One of the most impressive accomplishments of the Chandra mission has been the improved understanding of the distant X-ray Universe. Chandra has accomplished this through deep X-ray surveys that generally involve pointing Chandra at a particular region of the sky that is not known to have any bright nearby objects and letting the camera collect X-ray light for an extended period of time.
The deepest of these surveys are the Chandra Deep Fields, which consist of two small patches of the sky in a northern and southern region that are collectively twice the size of the full moon. Over Chandra's nine years of operation these fields have been spied on by Chandra for a total of nearly two months, which have returned some impressive images and informative data of sources in the distant Universe. In addition to the Chandra observations, world-class observatories that observe at other wavelengths of light (the Hubble Space Telescope, Spitzer Space Telescope, and many other telescopes) have invested large amounts of time observing the Chandra Deep Fields to give multi-wavelength information about the distant objects.
In my research, which is done in collaboration with an international team, we use the Chandra Deep Fields to acquire an understanding of what typical galaxies in the distant universe are like from an X-ray perspective; this is one of many different scientific areas being studied using the Chandra Deep Fields. As we look to more and more distant galaxy populations, we are seeing them as they were earlier and earlier in the history of the Universe. In the Chandra Deep Fields, we can see galaxies in X-rays at a variety of distances ranging from nearby galaxies to galaxies that are so distant that the Universe was only 1-2 billion years old (about 10% of the age of our roughly 13.5 billion year old Universe) when the X-ray light that we observe was emitted. By observing galaxies over this broad range of cosmic history, we are able to see the progression of how these galaxy populations have changed and evolved over the last 10 billion years of the Universe's history.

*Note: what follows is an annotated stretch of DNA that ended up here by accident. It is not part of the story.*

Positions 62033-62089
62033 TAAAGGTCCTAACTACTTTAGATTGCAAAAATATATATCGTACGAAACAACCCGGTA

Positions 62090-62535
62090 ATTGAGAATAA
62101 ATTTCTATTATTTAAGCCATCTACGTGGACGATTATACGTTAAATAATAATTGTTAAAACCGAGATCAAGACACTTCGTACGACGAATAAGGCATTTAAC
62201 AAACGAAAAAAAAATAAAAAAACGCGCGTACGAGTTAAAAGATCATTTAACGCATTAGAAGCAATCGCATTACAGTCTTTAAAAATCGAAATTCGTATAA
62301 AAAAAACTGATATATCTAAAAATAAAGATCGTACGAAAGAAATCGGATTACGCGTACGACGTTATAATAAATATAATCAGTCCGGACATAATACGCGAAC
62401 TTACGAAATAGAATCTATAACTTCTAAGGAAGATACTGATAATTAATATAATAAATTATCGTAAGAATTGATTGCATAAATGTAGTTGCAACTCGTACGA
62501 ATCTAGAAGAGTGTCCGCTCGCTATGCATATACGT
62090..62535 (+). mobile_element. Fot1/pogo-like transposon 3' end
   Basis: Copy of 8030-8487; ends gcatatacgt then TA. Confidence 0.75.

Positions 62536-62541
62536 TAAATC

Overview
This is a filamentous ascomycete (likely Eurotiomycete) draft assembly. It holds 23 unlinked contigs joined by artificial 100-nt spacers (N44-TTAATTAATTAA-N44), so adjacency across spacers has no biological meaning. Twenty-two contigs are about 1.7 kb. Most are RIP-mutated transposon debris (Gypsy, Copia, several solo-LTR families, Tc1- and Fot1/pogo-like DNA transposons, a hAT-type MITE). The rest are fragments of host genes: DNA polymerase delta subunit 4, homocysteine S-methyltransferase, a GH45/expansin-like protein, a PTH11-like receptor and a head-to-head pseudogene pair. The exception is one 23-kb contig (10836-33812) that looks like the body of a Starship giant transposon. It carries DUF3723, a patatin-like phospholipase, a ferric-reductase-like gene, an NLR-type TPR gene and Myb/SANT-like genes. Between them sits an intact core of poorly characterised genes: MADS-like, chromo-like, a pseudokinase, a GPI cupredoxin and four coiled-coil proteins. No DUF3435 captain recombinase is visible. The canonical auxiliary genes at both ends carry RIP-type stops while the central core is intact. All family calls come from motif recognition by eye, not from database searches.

For typical galaxies, X-rays come from a combination of sources including young binary stars that contain an ordinary star that dumps material (through a powerful stellar wind or normal changes in the size of the star through evolution that allows the stellar envelope to overflow) onto a compact neutron star or black hole; this material is then heated to produce X-rays as it falls in. Additional X-ray emission in galaxies is often supplied by a hot interstellar medium of gas, supernovae and supernova remnants that interact with the interstellar medium, and atmospheric winds from young stars. The total X-ray emission coming from a galaxy is related to the amount of star formation going on in that galaxy. So the larger the intensity of galaxy growth (through star formation) the brighter the galaxy will appear in X-rays. As anyone who has ever had an X-ray taken by a doctor knows, X-rays are very penetrating and can therefore allow astronomers to see sites of galaxy growth that are often blocked by intervening gas and dust at other wavelengths of light.
In our work with the Chandra Deep Fields, we have found that as we look to more and more distant galaxy populations, we find the X-ray emission to be more and more powerful on average, a direct signature that provides clues for how galaxies assembled and grew into galaxies that we observe in the nearby Universe. Our work has revealed that over the last 10 billion years, giant massive galaxies have relatively weak X-ray emission in comparison to their mass, suggesting that most of their growth must have occurred very early in the history of the Universe. By contrast, over the same time period, lower mass galaxies have more intense X-ray emission in relation to their mass, signifying that they are growing more intensely than their high mass cousins.
This research pushes the limits of Chandra's capabilities (or those of any other X-ray observatory yet) for studying typical galaxies in the distant Universe and can only be achieved through large investments of telescope time. However, this work has opened up new and exciting avenues of research for future generations of X-ray telescopes that will allow astronomers to study in greater detail the evolution of typical galaxies by using their X-ray properties.
Bret Lehmer is an astrophysicist who is currently studying the distant Universe from his vantage point at Durham University in the United Kingdom.